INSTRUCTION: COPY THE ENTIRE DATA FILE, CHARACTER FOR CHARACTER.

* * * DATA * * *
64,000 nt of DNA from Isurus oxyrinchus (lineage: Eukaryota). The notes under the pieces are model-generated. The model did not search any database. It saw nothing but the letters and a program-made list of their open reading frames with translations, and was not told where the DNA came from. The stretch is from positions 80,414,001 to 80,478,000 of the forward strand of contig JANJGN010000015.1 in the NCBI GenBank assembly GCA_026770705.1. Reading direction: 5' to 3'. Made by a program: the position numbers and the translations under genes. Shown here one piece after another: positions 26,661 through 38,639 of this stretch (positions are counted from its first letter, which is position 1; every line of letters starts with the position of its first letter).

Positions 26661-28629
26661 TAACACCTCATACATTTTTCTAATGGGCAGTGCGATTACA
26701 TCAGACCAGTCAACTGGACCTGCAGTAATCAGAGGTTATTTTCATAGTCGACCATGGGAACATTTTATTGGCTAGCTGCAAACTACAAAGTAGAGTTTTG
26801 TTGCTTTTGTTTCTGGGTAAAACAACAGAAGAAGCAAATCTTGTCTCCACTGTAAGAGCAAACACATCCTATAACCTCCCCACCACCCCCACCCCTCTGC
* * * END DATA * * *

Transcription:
64,000 nt of DNA from Isurus oxyrinchus (lineage: Eukaryota). The notes under the pieces are model-generated. The model did not search any database. It saw nothing but the letters and a program-made list of their open reading frames with translations, and was not told where the DNA came from. The stretch is from positions 80,414,001 to 80,478,000 of the forward strand of contig JANJGN010000015.1 in the NCBI GenBank assembly GCA_026770705.1. Reading direction: 5' to 3'. Made by a program: the position numbers and the translations under genes. Shown here one piece after another: positions 26,661 through 38,639 of this stretch (positions are counted from its first letter, which is position 1; every line of letters starts with the position of its first letter).

Positions 26661-28629
26661 TAACACCTCATACATTTTTCTAATGGGCAGTGCGATTACA
26701 TCAGACCAGTCAACTGGACCTGCAGTAATCAGAGGTTATTTTCATAGTCGACCATGGGAACATTTTATTGGCTAGCTGCAAACTACAAAGTAGAGTTTTG
26801 TTGCTTTTGTTTCTGGGTAAAACAACAGAAGAAGCAAATCTTGTCTCCACTGTAAGAGCAAACACATCCTATAACCTCCCCACCACCCCCACCCCTCTGC